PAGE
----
[p2p-hackers] NYT on "Internet in a Suitcase" for dissidents
huslage at gmail.com
Tue Jun 14 11:46:47 EDT 2011
I've been working on a similar, but safer, system called Tethr.us (as in US,
not USA) for the past 6 months or so. I'm at the point of looking for
funding to build a prototype.
It's a satellite modem (BGAN) with OpenBTS, wifi access point and a gateway
server called Tethr.org. Any piece can be powered off individually via the
admin UI. It has NO mesh networking and all radios, by default, run at
~100mW so they don't travel far enough to be a huge security risk. The
onboard server provides DTN or sync services so that the system is useful if
you just connect with a wire and only turn on the radios once in a while. On
the backend, everything is optionally proxied out via TOR (to conserve
bandwidth we don't do it on the gateway side, but we could).
I've targeted it at journalists who understand the risks of running radios
in a hostile environment, but anyone can certainly benefit. I know the
limitations of BGAN and would love to replace it with something else, but
the ubiquity, battery capacity and antenna size make it suited for this sort
If anyone is interested in hearing more, let me know and we can talk about
it on another thread here or off-list.
On Tue, Jun 14, 2011 at 11:25 AM, Michael Rogers <m-- at gmx.com> wrote:
> On 14/06/11 04:42, Julian Cain wrote:
> > On Jun 13, 2011, at 8:38 PM, Jan Brittenson <bson at rockgarden.net>
> > wrote:
> >> I think all you need is something that can be turned on at specific
> >> times, to get a message out. Then shut it off. People will have
> >> their phones on, then all of a sudden they get service, a text
> >> message or two, after which the service promptly drops again. A
> >> station only needs to be on long enough to get the message out.
> > ... and to receive the acknowledgement regarding said message.
> Acks may or may not be necessary, depending on the protocol. With a
> Usenet-style flooding protocol it's sufficient to transmit each message
> opportunistically to everyone you meet and discard duplicates - no acks
> are needed.
> >> I think the main challenge is how to prevent a regime from
> >> hijacking the network. This will probably require an organized
> >> structure with isolation, redundancy, a revocation protocol, and
> >> careful safeguarding at the top.
> Funnily enough I'd argue for the opposite approach - the way to make it
> robust isn't to safeguard the top, it's to have no top. ;-)
> Imagine a completely distributed publish-subscribe network organised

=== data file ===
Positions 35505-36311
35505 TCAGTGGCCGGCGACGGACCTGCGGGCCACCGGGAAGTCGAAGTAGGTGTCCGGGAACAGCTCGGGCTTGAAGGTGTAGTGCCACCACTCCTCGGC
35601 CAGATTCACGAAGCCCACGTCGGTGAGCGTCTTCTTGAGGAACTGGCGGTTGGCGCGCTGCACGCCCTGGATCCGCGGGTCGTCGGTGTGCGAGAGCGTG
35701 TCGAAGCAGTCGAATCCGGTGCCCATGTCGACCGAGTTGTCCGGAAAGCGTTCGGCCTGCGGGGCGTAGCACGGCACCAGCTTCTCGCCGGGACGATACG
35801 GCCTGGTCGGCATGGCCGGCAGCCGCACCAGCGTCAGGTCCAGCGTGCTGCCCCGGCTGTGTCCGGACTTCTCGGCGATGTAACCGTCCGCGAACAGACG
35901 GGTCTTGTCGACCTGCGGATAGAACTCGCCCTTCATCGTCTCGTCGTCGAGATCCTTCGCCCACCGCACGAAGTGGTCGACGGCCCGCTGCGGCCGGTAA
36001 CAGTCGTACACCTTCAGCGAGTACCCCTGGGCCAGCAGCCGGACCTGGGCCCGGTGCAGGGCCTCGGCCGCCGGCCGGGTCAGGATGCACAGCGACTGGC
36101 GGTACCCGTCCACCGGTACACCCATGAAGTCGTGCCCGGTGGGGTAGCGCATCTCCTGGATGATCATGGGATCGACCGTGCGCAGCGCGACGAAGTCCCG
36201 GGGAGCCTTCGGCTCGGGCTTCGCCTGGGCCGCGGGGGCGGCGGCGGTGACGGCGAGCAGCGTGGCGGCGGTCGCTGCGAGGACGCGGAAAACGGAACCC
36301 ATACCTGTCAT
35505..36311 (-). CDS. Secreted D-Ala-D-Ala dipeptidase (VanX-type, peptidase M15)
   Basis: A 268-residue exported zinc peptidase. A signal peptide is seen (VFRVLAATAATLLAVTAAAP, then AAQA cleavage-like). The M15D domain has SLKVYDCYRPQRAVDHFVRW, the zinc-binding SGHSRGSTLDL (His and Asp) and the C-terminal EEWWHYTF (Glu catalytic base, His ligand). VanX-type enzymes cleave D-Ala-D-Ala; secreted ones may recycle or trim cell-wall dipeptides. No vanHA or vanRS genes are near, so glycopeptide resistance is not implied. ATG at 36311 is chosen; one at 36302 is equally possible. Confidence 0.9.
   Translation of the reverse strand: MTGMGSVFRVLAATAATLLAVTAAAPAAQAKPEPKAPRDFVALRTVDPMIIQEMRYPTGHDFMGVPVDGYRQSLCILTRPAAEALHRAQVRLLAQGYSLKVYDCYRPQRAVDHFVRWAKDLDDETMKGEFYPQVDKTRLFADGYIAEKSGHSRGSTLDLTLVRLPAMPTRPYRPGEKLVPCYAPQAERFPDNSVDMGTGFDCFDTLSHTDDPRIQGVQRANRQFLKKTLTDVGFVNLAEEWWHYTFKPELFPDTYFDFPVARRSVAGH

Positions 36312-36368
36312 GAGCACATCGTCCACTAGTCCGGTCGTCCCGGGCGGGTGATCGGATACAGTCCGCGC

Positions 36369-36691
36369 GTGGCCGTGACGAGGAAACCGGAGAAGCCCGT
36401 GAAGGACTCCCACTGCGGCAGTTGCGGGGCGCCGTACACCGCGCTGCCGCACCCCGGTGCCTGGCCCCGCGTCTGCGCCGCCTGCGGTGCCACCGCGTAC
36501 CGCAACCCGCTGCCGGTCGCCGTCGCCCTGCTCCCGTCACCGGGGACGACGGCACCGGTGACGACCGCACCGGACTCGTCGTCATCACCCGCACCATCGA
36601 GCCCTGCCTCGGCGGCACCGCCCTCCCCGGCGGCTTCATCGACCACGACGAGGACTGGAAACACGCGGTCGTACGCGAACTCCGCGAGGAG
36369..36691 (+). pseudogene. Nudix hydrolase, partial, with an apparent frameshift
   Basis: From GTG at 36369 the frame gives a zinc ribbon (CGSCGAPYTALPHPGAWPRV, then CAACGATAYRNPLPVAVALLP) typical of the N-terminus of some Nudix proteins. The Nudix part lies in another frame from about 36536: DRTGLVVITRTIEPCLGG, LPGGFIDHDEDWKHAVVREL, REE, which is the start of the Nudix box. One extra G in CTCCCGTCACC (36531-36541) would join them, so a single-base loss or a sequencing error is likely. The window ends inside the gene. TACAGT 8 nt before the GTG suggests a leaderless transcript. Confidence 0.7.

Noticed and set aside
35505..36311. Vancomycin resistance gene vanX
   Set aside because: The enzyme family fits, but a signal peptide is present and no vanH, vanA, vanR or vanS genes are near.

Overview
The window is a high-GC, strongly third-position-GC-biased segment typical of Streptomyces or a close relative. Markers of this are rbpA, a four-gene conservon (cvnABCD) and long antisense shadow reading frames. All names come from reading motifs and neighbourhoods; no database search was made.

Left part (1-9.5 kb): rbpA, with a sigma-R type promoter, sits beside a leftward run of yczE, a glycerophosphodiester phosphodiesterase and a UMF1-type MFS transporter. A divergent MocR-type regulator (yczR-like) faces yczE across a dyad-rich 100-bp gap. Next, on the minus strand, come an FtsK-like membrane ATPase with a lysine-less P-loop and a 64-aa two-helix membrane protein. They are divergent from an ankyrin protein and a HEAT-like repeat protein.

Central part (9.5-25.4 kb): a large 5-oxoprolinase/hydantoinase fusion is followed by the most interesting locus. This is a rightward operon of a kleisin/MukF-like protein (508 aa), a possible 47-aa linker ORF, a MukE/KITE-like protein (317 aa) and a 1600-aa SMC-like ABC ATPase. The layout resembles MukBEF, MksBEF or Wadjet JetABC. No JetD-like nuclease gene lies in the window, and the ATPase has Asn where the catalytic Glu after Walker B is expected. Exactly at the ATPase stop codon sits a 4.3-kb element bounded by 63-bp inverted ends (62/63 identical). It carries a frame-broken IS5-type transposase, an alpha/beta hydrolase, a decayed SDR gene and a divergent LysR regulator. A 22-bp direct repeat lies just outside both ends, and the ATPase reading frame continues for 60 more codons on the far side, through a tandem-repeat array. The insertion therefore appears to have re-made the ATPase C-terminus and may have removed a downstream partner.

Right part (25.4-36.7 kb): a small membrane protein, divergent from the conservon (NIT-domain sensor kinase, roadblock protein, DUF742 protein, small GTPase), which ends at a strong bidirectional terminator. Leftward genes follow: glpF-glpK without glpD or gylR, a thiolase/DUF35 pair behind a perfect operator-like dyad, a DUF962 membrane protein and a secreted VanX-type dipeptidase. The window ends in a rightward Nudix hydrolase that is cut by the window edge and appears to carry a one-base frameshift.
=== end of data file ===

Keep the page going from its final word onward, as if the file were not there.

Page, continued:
> into "channels", where each channel's subscribers flood the channel's
> messages among themselves using a simple Usenet-like protocol.
> How do we prevent agents of the regime from drowning such a system with
> Solution 1: Restrict who can post to each channel. (For example, by
> associating each channel with a public/private key pair - subscribers
> discard any messages that aren't signed with the private key.) That
> would create a bloggish/twitterish style of interaction where each
> channel would have one author (or a small group of mutually trusting
> authors) and an unlimited number of readers.
> Solution 2: Peer moderation. In this model, any subscriber can post
> signed messages to a channel, but each subscriber will only forward
> messages signed by authors who that subscriber has manually marked as
> not being spammers. Thus new authors can't reach a wide audience until
> they've won the trust of some other subscribers.
> Solution 2 involves more work for subscribers than solution 1, but it
> allows multi-way discussions, whereas solution 1 could potentially
> devolve into people shouting past each other. Fortunately both solutions
> require similar infrastructure, so we can build them both into the same
> system and see which one people prefer.
> > The number of dissident operated devices need only outweigh a
> > "regime" in order to protect the network. The same rules apply to
> > most overlay networks.
> Not really - most P2P and wireless overlays can be jammed by a small
> number of malicious nodes, including the mesh protocols that have been
> discussed for these "internet in a suitcase" type ideas.
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> p2p-hackers at lists.zooko.com
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